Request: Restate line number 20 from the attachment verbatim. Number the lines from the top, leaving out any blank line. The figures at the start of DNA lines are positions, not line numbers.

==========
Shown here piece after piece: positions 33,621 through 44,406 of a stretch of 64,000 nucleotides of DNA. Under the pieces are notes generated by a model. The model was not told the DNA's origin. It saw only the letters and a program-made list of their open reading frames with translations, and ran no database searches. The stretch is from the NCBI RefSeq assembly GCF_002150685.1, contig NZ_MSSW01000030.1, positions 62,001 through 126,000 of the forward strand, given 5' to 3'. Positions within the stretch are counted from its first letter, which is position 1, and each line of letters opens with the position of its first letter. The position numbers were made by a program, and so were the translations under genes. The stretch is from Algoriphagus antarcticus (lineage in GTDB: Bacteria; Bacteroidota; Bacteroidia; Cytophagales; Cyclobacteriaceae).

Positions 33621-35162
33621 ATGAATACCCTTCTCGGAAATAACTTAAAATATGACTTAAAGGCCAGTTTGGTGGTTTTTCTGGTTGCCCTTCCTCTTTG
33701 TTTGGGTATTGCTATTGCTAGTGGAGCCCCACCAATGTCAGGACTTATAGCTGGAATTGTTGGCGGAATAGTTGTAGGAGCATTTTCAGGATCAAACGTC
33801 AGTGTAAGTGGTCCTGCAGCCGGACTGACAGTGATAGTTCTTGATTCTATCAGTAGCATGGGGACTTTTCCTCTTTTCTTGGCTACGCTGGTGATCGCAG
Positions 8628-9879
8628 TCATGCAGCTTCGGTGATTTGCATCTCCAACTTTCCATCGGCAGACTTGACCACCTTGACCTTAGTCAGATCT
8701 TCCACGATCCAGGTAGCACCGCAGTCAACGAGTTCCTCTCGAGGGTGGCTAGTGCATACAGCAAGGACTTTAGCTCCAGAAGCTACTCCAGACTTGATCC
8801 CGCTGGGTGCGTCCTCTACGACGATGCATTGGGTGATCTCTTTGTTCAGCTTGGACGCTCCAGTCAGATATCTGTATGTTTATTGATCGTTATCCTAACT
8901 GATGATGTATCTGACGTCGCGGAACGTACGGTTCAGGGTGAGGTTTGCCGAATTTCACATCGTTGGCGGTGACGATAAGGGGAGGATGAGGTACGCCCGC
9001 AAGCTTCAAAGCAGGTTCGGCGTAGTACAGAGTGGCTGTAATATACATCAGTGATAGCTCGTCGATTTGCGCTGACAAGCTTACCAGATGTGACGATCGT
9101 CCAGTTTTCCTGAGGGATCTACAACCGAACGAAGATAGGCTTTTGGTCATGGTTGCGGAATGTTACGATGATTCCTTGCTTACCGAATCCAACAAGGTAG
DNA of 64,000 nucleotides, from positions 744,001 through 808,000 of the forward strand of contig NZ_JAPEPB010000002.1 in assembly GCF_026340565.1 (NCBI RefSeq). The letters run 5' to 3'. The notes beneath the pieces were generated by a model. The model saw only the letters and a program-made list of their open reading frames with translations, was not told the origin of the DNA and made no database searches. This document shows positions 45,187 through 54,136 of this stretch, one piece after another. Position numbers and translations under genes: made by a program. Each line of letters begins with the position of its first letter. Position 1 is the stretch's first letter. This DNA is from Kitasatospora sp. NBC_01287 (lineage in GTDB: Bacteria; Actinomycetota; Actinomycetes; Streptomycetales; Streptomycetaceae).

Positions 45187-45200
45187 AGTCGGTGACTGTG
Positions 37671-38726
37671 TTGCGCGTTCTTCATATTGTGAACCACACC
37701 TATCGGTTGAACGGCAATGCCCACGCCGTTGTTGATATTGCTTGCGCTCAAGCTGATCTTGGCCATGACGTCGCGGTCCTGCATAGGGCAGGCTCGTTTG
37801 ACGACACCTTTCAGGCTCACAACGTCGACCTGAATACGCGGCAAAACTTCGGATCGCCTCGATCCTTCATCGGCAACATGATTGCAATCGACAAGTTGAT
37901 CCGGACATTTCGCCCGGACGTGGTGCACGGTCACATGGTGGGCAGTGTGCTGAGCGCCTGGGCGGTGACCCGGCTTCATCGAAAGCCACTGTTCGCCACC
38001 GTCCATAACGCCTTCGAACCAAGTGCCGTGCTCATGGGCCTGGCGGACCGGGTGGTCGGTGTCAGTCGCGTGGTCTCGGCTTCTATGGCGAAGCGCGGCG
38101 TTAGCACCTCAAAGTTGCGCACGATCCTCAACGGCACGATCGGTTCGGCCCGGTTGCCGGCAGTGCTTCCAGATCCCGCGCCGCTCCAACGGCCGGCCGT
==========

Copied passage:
37901 CCGGACATTTCGCCCGGACGTGGTGCACGGTCACATGGTGGGCAGTGTGCTGAGCGCCTGGGCGGTGACCCGGCTTCATCGAAAGCCACTGTTCGCCACC